Ted Stevens, who died in a plane crash in southwest Alaska after surviving one 32 years ago, was the Republican Party's longest-serving senator in a controversial career that spanned from President Nixon and Vietnam to President Obama and Afghanistan.
Stevens, 86, was one of five passengers killed when a single-engine otter plane crashed near Dillingham, Alaska, Monday night.
Stevens is survived by his wife, Catherine, and six children.
One of the longest-serving senators in U.S. history, Stevens left Washington in January 2009 after losing his re-election bid amidst charges of corruption and ethics violations. Stevens was found guilty of failing to report gifts that he received as a senator but the charges were dropped by Attorney General Eric Holder, who cited serious prosecutorial misconduct during the trial.
Statements of praise flowed in today for the man who often found himself at odds with his own party.
"A decorated World War II veteran, Senator Ted Stevens devoted his career to serving the people of Alaska and fighting for our men and women in uniform," President Obama said in a statement. "Michelle and I extend our condolences to the entire Stevens family and to the families of those who perished alongside Senator Stevens in this terrible accident."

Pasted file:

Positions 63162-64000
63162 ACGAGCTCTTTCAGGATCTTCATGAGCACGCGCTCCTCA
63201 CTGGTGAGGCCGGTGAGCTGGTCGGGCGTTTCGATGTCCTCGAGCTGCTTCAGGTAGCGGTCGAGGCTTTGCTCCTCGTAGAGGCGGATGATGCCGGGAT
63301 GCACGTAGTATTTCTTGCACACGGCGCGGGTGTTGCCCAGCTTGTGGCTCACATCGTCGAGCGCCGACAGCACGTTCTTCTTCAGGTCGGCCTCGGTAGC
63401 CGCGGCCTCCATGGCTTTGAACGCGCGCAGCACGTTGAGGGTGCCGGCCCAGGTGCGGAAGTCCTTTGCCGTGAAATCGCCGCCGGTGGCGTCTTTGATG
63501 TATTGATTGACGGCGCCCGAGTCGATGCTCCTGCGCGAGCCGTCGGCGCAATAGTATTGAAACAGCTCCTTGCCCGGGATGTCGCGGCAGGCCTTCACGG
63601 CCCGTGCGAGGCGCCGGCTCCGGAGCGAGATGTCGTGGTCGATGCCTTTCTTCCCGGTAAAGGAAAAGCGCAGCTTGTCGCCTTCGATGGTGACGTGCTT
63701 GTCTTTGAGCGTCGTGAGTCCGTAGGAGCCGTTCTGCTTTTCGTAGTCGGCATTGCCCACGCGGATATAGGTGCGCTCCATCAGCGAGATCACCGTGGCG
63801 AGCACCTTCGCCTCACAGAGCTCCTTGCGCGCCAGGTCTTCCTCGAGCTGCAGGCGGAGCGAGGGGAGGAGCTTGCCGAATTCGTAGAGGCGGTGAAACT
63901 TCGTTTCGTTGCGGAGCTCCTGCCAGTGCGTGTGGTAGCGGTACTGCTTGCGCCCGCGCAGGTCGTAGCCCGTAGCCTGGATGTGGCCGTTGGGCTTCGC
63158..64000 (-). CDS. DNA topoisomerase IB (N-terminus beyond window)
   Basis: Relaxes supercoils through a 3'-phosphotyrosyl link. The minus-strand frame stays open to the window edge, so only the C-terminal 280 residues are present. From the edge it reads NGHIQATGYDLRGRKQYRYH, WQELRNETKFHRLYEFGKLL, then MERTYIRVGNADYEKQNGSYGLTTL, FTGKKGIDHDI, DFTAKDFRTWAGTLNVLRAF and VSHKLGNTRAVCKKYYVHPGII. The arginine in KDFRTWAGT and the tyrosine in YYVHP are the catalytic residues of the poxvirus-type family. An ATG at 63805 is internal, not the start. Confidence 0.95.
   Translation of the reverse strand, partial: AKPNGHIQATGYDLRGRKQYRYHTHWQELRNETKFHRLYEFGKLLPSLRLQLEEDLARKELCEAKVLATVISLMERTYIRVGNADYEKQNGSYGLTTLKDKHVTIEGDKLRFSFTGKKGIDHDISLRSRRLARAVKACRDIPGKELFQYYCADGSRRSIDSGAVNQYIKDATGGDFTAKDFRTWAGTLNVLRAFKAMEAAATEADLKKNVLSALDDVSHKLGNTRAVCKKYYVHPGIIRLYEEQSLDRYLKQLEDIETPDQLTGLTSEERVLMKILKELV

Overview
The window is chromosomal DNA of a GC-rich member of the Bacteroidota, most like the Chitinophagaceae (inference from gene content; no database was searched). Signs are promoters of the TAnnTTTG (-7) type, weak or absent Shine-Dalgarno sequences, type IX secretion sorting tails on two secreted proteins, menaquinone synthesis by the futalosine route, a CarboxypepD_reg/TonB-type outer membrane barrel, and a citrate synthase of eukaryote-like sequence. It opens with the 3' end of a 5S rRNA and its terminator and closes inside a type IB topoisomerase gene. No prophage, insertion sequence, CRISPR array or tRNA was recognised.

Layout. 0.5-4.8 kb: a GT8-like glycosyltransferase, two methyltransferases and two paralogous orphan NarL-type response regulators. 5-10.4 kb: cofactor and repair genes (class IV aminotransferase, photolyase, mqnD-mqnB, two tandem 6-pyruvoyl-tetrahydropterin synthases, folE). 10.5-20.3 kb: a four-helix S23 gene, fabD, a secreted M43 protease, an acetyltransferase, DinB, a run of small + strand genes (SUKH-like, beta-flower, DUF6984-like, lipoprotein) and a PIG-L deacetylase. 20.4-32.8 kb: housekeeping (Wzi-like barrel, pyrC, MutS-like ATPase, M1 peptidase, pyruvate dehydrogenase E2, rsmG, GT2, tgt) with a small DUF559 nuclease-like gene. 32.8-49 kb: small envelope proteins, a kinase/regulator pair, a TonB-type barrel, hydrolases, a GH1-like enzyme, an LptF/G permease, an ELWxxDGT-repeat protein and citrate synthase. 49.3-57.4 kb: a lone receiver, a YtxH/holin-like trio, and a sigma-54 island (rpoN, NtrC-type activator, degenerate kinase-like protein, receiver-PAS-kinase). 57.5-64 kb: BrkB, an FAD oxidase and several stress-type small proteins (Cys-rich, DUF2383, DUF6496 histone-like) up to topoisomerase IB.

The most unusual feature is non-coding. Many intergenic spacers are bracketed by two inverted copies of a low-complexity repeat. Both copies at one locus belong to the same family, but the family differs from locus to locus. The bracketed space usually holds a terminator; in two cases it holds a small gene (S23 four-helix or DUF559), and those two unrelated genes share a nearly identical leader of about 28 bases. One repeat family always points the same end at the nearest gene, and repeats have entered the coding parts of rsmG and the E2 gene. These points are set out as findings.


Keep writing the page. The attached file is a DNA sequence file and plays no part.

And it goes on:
Former President George H.W. Bush remembered Stevens as a "respected friend" who "loved the Senate."
"Ted Stevens loved the Senate; he loved Alaska; and he loved his family -- and he will be dearly missed," Bush said in a statement.
Former Alaska Gov. Sarah Palin also offered her condolences, writing on facebook, "In our land of towering mountains and larger than life characters, none were larger than the man who in 2000 was voted 'Alaskan of the Century.' This decorated World War II pilot was a warrior and a true champion of Alaska."
"The thought of losing Ted Stevens, a man who was known to business and community leaders, Native chiefs and everyday Alaskans as 'Uncle Ted,' is too difficult to fathom," Alaska's Republican Sen. Lisa Murkowski, said in a statement. "The love and respect that Alaskans of all persuasions feel toward Ted Stevens is on a par with what the American people felt towards leaders such as John F. Kennedy, Dr. Martin Luther King, Jr. and Ronald Reagan."
Sen. Lindsey Graham, R-S.C., hailed Stevens' career as a World War II veteran.
"As the longest serving Republican Senator in history, he lived a life of incredible accomplishment," Graham said in a statement today. "He will be greatly missed."
Stevens started his political career as a federal prosecutor in Alaska but always had his sights set on a national seat. He first came to Washington, D.C. to work for the Department of Interior, where he was a key figure in the fight for Alaska's statehood. After Alaska became a state in 1959, Stevens ran for the Senate seat in 1962, but lost.
He won a seat in the Alaska House of Representatives in 1964, and became the majority leader in his second term.
His second attempt at the U.S. Senate seat in 1968 was also unsuccessful, but the former Air Force lieutenant's moment came later that year, when Democratic Sen. E.L. "Bob" Bartlett died and Alaska's Republican Gov. Walter J. Hickel chose Stevens to fill the seat.